I am convinced that their judgment was off. Moscow and Washington need to enter in consultations to work out some effective rules of conduct, formal or informal, during conflicts with third countries, because the probability of such conflicts is bound to grow and to affect Russia's defense interests, judging by the trends of the past decade.
The bipolar world order used to have powerful stabilization tools, which modern international relations lack. Therefore, we need to create such regulators now, using elements from past experience if necessary.
Putin becomes increasingly outspoken
A recent meeting of Prime Minister Vladimir Putin with members of the Valdai International Discussion Club has confirmed major changes in his behavior.
Putin as president rarely used sharp words, for example about wasting someone in the loo, or about circumcision. But at least he did not permit two such shocking phrases per function.
As prime minister, he has become much more sharp and outspoken and is speaking quite differently. Or is he simply saying what he is thinking now?
His meeting with members of the Valdai International Discussion Club was awash with rough words.
He said about Russia's allegedly disproportionate use of force in the conflict in South Ossetia: "Did you expect us to wipe our bleeding nose and bow our head down? What did you expect us to do, wield a stationery knife there? Did you expect us to fight with slingshots?"
He probably said more, but we will never know because the larger part of the meeting was held behind closed doors.
It looks as if Putin, after ceding his post to Dmitry Medvedev, sees no reason for restraint. As president, he represented Russia and had to speak in a civilized manner. But the prime minister must work, not make nice speeches.
In his new role, Putin feels more like the national leader than ever before, something all the members of the Valdai Club have noticed. Moreover, he understands his leadership differently now. He no longer represents the interests of Russians but has become father to them, and fathers punish their kids for bad behavior and protect them from old enemies.
This is probably why Putin is twice as popular with Russians as Medvedev, according to a recent poll by the Levada Center.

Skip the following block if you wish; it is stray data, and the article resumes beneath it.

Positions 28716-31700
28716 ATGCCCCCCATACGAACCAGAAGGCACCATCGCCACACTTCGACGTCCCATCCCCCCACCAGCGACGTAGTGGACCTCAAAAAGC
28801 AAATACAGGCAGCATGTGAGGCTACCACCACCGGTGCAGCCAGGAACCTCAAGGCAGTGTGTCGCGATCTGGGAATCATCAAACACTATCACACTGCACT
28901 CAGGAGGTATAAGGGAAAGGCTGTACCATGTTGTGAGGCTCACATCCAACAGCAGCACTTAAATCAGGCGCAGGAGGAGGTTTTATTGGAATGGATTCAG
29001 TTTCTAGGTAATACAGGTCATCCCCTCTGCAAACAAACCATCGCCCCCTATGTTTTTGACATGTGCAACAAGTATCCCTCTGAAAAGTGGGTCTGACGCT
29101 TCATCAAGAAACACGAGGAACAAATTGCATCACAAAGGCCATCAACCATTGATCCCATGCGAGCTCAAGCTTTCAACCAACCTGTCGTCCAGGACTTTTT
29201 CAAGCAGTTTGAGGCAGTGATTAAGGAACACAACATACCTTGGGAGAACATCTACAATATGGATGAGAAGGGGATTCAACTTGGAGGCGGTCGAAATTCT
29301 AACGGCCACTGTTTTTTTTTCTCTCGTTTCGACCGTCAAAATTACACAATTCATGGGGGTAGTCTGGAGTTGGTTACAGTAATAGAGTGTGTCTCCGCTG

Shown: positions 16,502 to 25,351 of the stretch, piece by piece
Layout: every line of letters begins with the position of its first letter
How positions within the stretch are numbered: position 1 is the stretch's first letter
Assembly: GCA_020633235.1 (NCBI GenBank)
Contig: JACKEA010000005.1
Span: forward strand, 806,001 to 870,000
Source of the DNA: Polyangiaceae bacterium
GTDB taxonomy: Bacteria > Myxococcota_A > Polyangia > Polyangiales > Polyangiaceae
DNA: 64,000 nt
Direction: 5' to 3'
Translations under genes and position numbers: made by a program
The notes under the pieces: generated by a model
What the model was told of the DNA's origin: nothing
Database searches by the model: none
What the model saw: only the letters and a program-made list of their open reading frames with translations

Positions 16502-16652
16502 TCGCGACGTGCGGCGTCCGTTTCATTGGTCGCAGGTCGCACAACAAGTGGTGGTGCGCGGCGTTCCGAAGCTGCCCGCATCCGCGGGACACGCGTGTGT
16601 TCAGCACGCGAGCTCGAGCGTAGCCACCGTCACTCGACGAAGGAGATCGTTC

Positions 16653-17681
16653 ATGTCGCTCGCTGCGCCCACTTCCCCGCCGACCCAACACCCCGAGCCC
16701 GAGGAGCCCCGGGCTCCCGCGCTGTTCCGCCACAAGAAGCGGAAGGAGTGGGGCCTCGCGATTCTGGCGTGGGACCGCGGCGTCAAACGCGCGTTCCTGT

Should Russia start an economic Cold War with the West?
After suffering a military-political slap in Georgia, America and Europe have started to punish Russia economically. Foreign investors are withdrawing their money, banks are experiencing liquidity problems, and western credits are becoming harder to obtain.
Standard & Poor's rating agency issued last week a series of official reports couched in the same (one would say, gloating) vein: although Russia has ample economic reserves, they say, it will not avoid serious economic problems in the future.
First they warned us and foreign investors that although the Russian banking system has recovered after the 1998 default, some relapses are possible. Then came a reminder that "outside finances are a key factor for Russian economic growth." It was all capped with a report about poor prospects for Russia's food retail business. Lastly, the Kremlin was given a clear hint: if you try to maintain your financial markets with the National Welfare Fund, no credits will be forthcoming.
State purchasing of private shares to raise their prices seems a strange method indeed: it is fraught with graft, if not abandonment of the market as such. But what stands out here is the context in which a seemingly correct remark is made. The government is faced with a difficult choice: either to allow the stock market to fall further, or to have problems with outside financing.
Russia cannot plead with foreign money to return - even if the president himself steps in. It has to think up an asymmetrical response (as during the Cold War). And there and then Russia agreed with OPEC to coordinate its moves on the world oil market. How long ago did the West experience a growth of gasoline prices? How long ago did they trigger higher corporate production costs and lower profits? Perhaps the West should not frighten Russia with outside financing problems?
Economic saber-rattling may be as gratifying as simple saber-rattling, but any asymmetrical response has one drawback - you remain incapable of resorting to a symmetrical one. That might be the case with oil: the West could reduce consumption while Russia would still need its credits. A wish to make Moscow a world financial hub can only be welcomed: it would be a symmetrical response. But it would be too expensive.